Critique: the Relationship Between Walkability and Social Capital

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Critique: the Relationship between Walkability and Social Capital The main goal of this research study was to find a correlation between the walkability of communities and social capital as indicators of the quality of life in certain neighborhoods and municipals. Through a two-step intensive study, researchers, Shannon Rogers, John Halstead, Kevin Gardner, and Cynthia Carlson, have found that more walkable neighborhoods cultivate greater levels of social capital. The first step was a pilot study to test their methods, survey selected members of the community, and look for initial relationships. The second step was a more intensive research that involved twenty neighborhoods within two different municipalities (Portsmouth and Manchester) in New Hampshire. This second study allowed the researcher to collect a much bigger amount of information that included neighbor types, social, economic, and cultural diversity. What this research did not explain was how the walkability of a certain community or neighborhood is based on how friendly it is to pedestrians and how easily pedestrians could get from one point to another. There are a number of benefits for walkable communities, which include health, environmental, and economic benefits. However, the challenges and difficulties of evaluating walkability require extensive research and observations on various factors. These influencing factors include the presence or absence and quality of sidewalks, traffic, road conditions, land use patterns, building accessibility, and safety. Social capital is defined as a variety of different individuals or social groups with a common factor. These social groups consist of social structures and facilitate certain actions to improve trust, lifestyles, and networks. Both social capital and walkibility are considered indicators for quality of life along with economic well-being and third places, which are social places that are not home or work. Logic and consistency:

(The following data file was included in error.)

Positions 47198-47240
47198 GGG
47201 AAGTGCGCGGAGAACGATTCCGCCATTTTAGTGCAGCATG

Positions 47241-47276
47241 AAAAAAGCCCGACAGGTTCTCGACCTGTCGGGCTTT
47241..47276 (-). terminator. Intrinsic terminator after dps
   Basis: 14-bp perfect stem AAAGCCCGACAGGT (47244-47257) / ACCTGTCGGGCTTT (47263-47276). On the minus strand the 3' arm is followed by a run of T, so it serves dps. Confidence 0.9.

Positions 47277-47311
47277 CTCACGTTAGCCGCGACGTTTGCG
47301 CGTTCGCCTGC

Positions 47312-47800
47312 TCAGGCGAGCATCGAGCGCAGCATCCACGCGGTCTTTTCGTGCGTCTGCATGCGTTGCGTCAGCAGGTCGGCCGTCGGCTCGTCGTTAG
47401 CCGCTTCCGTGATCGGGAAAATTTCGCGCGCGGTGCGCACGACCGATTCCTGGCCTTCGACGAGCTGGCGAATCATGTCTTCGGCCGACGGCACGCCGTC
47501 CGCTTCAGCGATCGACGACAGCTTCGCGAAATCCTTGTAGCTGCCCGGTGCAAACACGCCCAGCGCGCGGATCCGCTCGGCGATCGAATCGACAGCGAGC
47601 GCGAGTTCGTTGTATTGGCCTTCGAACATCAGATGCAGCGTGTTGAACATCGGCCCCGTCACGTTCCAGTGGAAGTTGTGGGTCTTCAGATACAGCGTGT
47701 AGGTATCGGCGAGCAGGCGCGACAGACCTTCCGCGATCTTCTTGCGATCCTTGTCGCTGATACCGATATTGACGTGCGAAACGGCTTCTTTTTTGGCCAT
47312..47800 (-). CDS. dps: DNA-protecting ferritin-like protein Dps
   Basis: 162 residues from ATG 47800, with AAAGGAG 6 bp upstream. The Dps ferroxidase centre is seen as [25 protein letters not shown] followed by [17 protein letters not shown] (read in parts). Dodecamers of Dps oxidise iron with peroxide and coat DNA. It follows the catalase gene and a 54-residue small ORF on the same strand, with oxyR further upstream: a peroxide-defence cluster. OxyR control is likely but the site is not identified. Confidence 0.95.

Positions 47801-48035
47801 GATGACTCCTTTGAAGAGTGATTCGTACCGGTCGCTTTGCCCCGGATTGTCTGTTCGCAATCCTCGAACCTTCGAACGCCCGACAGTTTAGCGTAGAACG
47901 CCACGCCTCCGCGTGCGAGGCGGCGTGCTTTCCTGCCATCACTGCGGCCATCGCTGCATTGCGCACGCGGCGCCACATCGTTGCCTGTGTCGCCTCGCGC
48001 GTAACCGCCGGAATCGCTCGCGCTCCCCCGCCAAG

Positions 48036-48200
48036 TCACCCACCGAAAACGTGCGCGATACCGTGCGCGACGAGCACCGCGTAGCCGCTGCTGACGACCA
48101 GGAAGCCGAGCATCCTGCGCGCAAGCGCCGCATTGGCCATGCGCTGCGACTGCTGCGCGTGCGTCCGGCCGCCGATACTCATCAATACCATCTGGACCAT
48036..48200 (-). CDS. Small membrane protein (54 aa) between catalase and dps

The argument definitely proves to be viable and suggests that there are many more causes in the relationship between walkable communities and social capital. Because this study consisted of two different instruments, both measuring quantitative and qualitative information, it is easy to assume that the argument is very much logical. However, there are inconsistencies with the data they provided. During the first step, the researchers received a response rate of 50 percent from both neighborhoods and with already a small amount, the generalizations that the walkability of a neighborhood creates a higher social capital is not strong enough to persuade readers that there is a definite relationship between the two. With such a small return rate, an unequal pool of information from the independent variables, and a lack of randomness from the neighborhoods; it is safe to assume that the numbers do not really reflect their hypothesis. Their method for the first step was to survey 50 random members of both communities and many refused or did not respond. After three failed attempts, a paper copy would be mailed to the residents. This method of surveying did not work out so effectively. However, in their second step, they just mailed surveys to community members and received a higher rate of return. The differences in the table below, from step 1, are not significant enough to prove this point. Although this study did not prove to be effective, the second study, which was created to expand this pilot study, shows a much more correlation between the two quality of life indicators. Table 1 Summary of survey results

Characteristic| Faculty (n = 25)| Longmarsh (n = 23)| Demographics|
 Age (mean)| 61| 51|
 Very or Moderately Conservative| 28%| 39%|
 Very or Moderately Liberal| 64%| 35%|
 Very happy| 48%| 52%|
 Excellent health| 40%| 39%|
 Religious services almost every week or more often| 24%| 39%| Neighborhood Physical Perceptions|
 How many...
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